"Tenacious" doesn't quite describe Lucy Liu's entire persona, but it's a start. An example of her entire makeup - including guts, determination and patience - is her singular focus on executive producing and playing the female lead in yet another remake of the "Charlie Chan" movie series.
The "Charlie Chan" project - which could be very big, very small or nonexistent sometime in the near future - came across Liu's transom in 2000. So far, no shooting script has received a green light from the studio powers-that-be at Twentieth Century Fox. There is no leading man, much less No. 2 Son.
|LUCY LIU - Lucy Liu stars in the new comedy/drama series 'Cashmere Mafia.' CNS Photo courtesy of ABC. |
"When we have a very strong script, everything from that point on will fall into place," said Liu, with utmost confidence. "I've been working on it for seven years and Fox has been really, really supportive."
If it becomes reality, her film will be the 48th movie vehicle loosely based on the Chinese-American character created by Earl Derr Biggers in his 1925 novel "House Without a Key."
Modeled after a genuine Chinese-American detective (Chong Apana) in Honolulu, Chan was played by George Kuwa in the 1926 feature film-version of "House Without a Key" - the first of many Charlies portrayed mostly by Warner Oland, Sidney Toler and Roland Winters (none of them with even remote Asian roots). For good measure, non-Chinese J. Carrol Naish portrayed the inscrutable lawman in 39 TV episodes of "The New Adventures of Charlie Chan" (1957-58).
But the positive side of "Charlie Chan's" snail's pace is that it has left the delicate (reportedly about 5-foot-2 and barely tipping the scales at 100 pounds), 39-year-old Chinese-American with ample time for other projects both as an actress and a producer - particularly since her comedy-action flicks "Charlie's Angels" (2000) and "Charlie's Angels: Full Throttle" (2003) did boffo box office worldwide.
Before even reporting for work in her hometown of New York City on her new comedy/drama series "Cashmere Mafia" (executive produced by "Sex and the City's" Darren Star and previewing 10 p.m. Sunday, Jan. 6; premiere, Wednesday Jan. 9 ABC), Liu knocked out the indy flick "Rockett," the action-comedy "Code Name: The Cleaner," voiced a snake in the animated film "Kung Fu Panda," played an undead reporter in the supernatural thriller "Rise" and had a heck of a good time in the offbeat romantic comedy "Watching the Detective."
There are several other film and TV scripts on her desk, but "Cashmere Mafia" is her current drug of choice. "This series is an amazing opportunity for me to start a series from scratch," said the slight, but hard-bodied actress who practices the martial art of kali-eskrima-silat off-camera. "'Ally McBeal'" (she received an Emmy Award nomination for her recurring role of Ling Woo during the 1998-2002 seasons) was a wonderful shot at television, but it was already a successful show.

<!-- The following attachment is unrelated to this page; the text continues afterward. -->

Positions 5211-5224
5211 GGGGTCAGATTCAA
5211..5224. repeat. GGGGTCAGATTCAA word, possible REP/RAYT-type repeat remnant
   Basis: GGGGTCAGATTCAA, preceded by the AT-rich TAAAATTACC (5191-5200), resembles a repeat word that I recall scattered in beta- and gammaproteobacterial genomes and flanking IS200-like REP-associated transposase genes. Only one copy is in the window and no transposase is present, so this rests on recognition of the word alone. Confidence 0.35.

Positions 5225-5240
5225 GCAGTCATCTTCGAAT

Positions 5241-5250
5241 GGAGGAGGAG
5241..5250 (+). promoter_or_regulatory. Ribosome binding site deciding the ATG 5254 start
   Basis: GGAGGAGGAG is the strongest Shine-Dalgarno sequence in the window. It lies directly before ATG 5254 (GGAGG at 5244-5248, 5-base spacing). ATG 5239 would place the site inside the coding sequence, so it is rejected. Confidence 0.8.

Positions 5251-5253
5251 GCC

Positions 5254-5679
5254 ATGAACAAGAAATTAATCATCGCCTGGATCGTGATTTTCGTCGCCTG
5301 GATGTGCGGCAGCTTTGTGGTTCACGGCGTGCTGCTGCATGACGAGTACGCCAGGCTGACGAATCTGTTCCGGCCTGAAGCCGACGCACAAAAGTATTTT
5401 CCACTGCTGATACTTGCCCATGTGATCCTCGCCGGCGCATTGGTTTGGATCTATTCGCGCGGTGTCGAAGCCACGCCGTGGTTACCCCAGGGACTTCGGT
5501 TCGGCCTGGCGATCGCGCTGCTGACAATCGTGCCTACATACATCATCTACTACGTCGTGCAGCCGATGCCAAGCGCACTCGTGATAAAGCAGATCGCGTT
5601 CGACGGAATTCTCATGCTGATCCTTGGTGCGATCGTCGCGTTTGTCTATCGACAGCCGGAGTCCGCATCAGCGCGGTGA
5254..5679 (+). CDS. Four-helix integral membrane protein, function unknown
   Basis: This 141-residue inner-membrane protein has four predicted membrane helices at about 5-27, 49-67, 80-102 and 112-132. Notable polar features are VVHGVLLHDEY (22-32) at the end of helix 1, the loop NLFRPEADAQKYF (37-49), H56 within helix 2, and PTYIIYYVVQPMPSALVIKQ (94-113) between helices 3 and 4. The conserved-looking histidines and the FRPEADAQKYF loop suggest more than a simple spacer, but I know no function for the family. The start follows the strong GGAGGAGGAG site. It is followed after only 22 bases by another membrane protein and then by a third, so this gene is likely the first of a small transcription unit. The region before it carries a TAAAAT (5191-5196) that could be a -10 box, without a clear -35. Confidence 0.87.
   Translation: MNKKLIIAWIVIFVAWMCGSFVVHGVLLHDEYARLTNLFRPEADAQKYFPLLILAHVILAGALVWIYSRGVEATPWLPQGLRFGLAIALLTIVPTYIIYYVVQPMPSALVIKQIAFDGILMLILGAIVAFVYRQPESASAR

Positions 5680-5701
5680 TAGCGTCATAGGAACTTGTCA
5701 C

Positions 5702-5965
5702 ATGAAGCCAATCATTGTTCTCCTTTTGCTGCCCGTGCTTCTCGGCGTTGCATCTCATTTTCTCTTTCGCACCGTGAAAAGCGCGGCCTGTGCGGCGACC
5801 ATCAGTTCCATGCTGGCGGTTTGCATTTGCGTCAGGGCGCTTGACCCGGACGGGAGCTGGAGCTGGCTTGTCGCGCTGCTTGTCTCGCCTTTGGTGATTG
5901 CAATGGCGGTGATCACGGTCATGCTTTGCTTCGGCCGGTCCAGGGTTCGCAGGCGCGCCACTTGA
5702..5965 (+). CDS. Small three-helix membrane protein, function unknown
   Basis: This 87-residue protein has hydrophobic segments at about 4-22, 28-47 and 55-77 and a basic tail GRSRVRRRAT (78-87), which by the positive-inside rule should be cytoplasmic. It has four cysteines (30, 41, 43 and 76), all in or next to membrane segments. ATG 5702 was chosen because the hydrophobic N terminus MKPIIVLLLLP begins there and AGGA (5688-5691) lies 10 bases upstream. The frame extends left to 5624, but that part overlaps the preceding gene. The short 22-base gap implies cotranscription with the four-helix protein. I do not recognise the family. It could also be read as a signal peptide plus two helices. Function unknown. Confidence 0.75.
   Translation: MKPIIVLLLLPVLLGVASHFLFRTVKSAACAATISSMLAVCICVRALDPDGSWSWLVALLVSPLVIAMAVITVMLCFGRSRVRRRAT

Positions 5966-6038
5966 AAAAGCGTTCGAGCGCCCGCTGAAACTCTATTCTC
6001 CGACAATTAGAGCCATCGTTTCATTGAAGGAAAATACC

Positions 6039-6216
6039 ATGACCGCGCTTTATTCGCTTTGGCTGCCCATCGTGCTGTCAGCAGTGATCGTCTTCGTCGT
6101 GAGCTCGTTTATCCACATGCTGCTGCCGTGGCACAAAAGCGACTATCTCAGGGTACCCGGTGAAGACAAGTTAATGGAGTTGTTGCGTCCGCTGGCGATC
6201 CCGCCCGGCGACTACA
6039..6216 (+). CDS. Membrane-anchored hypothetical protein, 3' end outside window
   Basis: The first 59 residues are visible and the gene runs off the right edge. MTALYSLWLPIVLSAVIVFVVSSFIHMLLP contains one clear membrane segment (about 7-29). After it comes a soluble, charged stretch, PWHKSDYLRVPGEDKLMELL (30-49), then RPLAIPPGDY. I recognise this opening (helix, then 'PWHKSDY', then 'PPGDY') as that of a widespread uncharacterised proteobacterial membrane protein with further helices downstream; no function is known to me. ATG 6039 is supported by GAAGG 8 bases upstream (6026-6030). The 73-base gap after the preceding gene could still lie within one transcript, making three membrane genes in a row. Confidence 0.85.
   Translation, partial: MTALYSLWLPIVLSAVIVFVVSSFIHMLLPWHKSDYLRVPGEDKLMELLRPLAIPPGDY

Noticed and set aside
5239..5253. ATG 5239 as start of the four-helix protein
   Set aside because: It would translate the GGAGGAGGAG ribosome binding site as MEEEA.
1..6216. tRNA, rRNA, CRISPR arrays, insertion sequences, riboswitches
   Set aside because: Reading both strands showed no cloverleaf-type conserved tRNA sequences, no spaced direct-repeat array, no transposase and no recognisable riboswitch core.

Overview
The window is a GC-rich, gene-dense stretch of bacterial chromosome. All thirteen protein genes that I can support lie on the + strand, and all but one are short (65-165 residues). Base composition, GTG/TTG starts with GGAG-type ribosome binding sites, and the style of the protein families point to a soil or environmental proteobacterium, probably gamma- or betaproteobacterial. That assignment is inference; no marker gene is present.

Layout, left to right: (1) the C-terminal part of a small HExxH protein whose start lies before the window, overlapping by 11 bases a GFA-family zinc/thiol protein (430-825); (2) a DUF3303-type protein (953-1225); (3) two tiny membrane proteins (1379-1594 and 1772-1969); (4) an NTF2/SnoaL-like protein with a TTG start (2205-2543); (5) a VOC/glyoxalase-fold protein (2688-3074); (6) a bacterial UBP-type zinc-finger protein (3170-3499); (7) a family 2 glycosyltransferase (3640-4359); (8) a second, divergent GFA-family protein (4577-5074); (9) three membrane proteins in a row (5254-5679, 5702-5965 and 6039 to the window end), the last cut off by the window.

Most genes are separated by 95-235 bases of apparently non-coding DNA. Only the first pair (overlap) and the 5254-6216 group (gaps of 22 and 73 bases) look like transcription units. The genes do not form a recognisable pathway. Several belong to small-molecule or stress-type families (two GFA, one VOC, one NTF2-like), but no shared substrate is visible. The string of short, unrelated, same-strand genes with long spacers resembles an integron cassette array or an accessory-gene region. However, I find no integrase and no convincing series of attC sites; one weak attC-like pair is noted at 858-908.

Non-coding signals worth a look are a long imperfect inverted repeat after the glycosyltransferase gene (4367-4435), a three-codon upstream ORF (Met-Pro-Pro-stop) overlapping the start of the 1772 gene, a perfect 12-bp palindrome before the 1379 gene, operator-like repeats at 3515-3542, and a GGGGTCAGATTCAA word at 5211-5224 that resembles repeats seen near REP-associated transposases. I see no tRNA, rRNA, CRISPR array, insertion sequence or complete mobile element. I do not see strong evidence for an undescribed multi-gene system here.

"On 'Cashmere Mafia,' I'm creating a character from the ground up in a partnership with the creator, producers, writers, directors and other actors," explained Liu, who has top billing in the show as one of four driven, high-powered businesswomen who want it all. And protect each other's back in a man's world. She portrays Mia Mason, a publishing phenomenon not above competing with her fiance for a promotion and a pay raise, his ethics and buff body be damned.
Frances O'Conner plays Zoe Burden, a cutthroat investment banker with (apparently) a loving architect husband and two rambunctious kids; Miranda Otto is Juliet Draper, the chief operating officer of a major hotel chain with a philandering husband and Bonnie Somerville (Caitlin Dowd) portrays a cosmetics firm marketing executive still working on the little things in her life, including her sexual orientation.
"I love 'Cashmere Mafia's' concept and characters, but I must admit that coming back to New York, where I was born and raised (in Queens), also had something to do with it," Liu admitted. "I needed time away from L.A. and more time with my family - I was away too long from my parents, a brother and a sister."
Liu - a bright and articulate individual with a wicked sense of humor - learned her solid work ethic from her Shanghai immigrant parents, a businessman and a biochemist. A to student, she graduated from NYC's Stuyvesant High School and enrolled at NYU for a year, then transferred to the University of Michigan. Before earning a 1989 Bachelor of Science degree in Asian languages and cultures, Liu - who now travels to politically unstable regions for various UNICEF children's programs - stumbled into acting via a campus production of "Alice in Wonderland." "And that was it," she recalled, laughing. "I'm possibly the black sheep of the family who realized that the time to pursue acting as now."
Success came very traditionally by Hollywood standards: Tiny parts on such series as "The X-Files" and "Hercules'" followed by a mixed bag of motion pictures, including "Payback" (1999), "Kill Bill" (2003) and "Lucky Number Slevin" (2006). And perhaps it came at a price - too little time for personal relationships or marriage.
"I'm seeing a mystery person now who will remain a mystery person," said Liu, disengaged from writer Zach Helm two years ago. "I'd rather not get into that."
© Copley News Service